It has been five years since the infamous debut of the Car of Tomorrow at Bristol Motor Speedway. The race itself wasn't very impressive as it was mostly dominated by Gibbs cars with no passing without a crash (or as some call it, "Old Bristol"). It may be best remembered as the race Kyle Busch won before declaring, "I'm still not a very big fan of these things. I can't stand to drive them. They suck." After taking five years to think things over, I'm prepared to pass judgment on what Mike Mulhern has already termed, "A misguided physics project."
The CoT's stated purpose was to improve safety, competition, brand parity, and reduce overhead expenses. Along the way, downforce was reduced, weight was added, tires were shredded, and a few cars went airborne. The earliest growing pains came from those foam blocks smoldering from exhaust heat, splitter struts being knocked out of place, and fuel pump cables breaking. That's right; fuel pumps had reliability problems before fuel injection.
The splitter itself was a conceptual failure. Never mind the risk of blown tires after contact, that's mostly hype. A splitter is most effective when there is space between it and the ground; this accelerates air passing under the splitter, forcing it downward. This works great on a GT1 car with a flat undertray, but with no undertray air traveling under the car will come into contact with suspension and driveline parts causing drag. The splitter became "airdam-plus", crew chiefs dropped it to the ground, and we went right back to coil binding.
The big greenhouse was supposed to add drag, protect drivers, and raise the center of gravity (because overweight, under-tired, and overpowered cars weren't already hard enough to drive). The added drag certainly helped reduce the demand on restrictor plates to keep cars slow at Talladega (as evidenced by the increase of average RPM from 7,000 to 9,000). Of course when we move to an intermediate track, that extra drag robs following cars of cornering speed, making for single-file parades.
The wing seemed a wise method to counteract this failure. Wings produce less drag than spoilers; therefore, wings promote closer racing at intermediate tracks. You may recall the March 2010 blog I wrote on this matter, "Spoiling the Spoiler," in which I predicted that a return to spoilers would hurt racing at intermediate tracks. In terms of 1.5-mile cookie cutters, I believe I was proven correct; however, Michigan, Fontana, Pocono, and Indianapolis produced a result I was not expecting: slingshot passes. I will admit that the spoiler improved racing at those four tracks and those four tracks alone. I also admit that I did not expect the extra drag of the spoiler to decelerate a launching car faster than a wing.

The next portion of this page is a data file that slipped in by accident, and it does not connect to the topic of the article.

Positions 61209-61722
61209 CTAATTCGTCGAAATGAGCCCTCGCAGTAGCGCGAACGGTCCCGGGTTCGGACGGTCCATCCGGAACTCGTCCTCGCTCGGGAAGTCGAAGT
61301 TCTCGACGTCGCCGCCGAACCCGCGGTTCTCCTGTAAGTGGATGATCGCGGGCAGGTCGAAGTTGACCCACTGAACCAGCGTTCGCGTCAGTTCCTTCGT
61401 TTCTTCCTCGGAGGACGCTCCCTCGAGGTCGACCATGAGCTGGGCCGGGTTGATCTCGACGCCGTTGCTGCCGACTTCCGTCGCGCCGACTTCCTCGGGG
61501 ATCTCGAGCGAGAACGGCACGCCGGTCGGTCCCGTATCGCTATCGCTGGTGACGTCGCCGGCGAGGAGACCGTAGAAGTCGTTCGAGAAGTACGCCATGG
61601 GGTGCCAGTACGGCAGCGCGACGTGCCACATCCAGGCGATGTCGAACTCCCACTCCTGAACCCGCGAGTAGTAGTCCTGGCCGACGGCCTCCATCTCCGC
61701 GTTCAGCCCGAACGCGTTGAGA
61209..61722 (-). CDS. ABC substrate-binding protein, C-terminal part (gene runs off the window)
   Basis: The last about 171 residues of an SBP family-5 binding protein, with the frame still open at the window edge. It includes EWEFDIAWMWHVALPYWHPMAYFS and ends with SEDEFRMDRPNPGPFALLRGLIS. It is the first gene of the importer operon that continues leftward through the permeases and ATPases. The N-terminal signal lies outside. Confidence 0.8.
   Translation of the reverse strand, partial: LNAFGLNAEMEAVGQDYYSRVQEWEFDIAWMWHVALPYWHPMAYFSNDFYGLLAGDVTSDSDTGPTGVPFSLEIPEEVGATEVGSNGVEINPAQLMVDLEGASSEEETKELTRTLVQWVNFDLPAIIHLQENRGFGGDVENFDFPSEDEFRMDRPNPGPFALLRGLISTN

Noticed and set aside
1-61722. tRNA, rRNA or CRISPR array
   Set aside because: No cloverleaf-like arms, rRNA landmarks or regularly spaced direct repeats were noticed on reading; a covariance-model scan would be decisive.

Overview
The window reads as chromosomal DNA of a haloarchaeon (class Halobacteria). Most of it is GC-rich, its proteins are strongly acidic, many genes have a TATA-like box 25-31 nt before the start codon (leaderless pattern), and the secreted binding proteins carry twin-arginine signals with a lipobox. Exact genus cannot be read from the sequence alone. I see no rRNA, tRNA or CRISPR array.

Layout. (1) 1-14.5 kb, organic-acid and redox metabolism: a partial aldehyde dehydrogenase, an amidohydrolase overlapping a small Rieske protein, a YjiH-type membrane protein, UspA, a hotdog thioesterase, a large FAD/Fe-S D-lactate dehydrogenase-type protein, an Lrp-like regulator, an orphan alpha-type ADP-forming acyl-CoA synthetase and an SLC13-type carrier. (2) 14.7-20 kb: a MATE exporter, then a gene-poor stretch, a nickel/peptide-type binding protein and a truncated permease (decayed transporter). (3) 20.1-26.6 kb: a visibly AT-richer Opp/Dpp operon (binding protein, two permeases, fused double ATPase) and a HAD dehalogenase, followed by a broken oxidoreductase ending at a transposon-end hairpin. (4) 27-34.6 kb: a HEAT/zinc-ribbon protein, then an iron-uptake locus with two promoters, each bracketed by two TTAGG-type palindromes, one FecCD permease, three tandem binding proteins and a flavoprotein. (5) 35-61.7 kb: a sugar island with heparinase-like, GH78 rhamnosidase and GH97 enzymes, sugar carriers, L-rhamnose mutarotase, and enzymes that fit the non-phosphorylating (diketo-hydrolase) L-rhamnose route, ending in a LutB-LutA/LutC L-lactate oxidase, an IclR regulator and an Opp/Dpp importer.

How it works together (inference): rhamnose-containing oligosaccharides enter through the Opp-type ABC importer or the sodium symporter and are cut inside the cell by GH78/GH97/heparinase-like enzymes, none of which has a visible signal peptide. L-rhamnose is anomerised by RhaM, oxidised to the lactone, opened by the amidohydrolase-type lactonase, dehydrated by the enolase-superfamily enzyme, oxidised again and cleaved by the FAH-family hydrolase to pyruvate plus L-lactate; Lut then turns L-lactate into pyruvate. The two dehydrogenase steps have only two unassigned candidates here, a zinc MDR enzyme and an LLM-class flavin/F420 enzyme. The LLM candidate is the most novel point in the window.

The identical bodies have been the most visible failure. Of course I recall the days of politicking for handicaps. This is an actual quote Dale Earnhardt gave Ben Blake after losing a race to a Ford: "[NASCAR] gave 'em the candy store. Don't you see? They gave 'em the candy store." Earnhardt does not say, "Ford worked really hard in the offseason," or "We should have tried harder," he just assumes any loss must be a failure on NASCAR's part to ensure parity and not a failure of General Motors to produce a competitive product. Politics can make for a toxic atmosphere; however, some of us actually enjoy them and the brands want to actually compete against each other. This is a picture of an early CoT test in 2006; it should contain two Chevrolets, one Dodge, and one Ford. Can you tell which is which?
The safety of the CoT cannot be proven. Many people assume that because Michael McDowell survived his hard qualifying crash (without injury) at Texas in 2008, that the CoT must be safer than the previous generation. This is only anecdotal evidence. To prove it empirically, we would have to put Michael McDowell in an older generation car, have it hit the same wall, at the same angle and speed he did in 2008, and have the driver not survive. I cringed last winter when a supporter of pack racing told me that the cars are safe and expendable. Now people have an expectation that drivers are safe, and they are at risk of being majorly disillusioned when it all goes wrong.
The only promise where the CoT has delivered is cost. Fleet sizes are only half of where they were in 2006. In 2004, NASCAR was accused of paying small teams under the table to start races as field fillers. In 2012, unsponsored start & park cars are displacing full-time efforts, which was not possible when cars were more expensive. Of course a cheaper car has in no way leveled the playing field; this is proven by the fact that Jimmie Johnson has won four out of the last 5 championships.
After five years of observations, the CoT is definitely a failure for all of the mentioned reasons. The good news is that we have nowhere to go but up. The early pictures of 2013 bodies have shown that there may be potential, but let's not get ahead of ourselves.
Hey, does anyone remember what happened to bigger tires?
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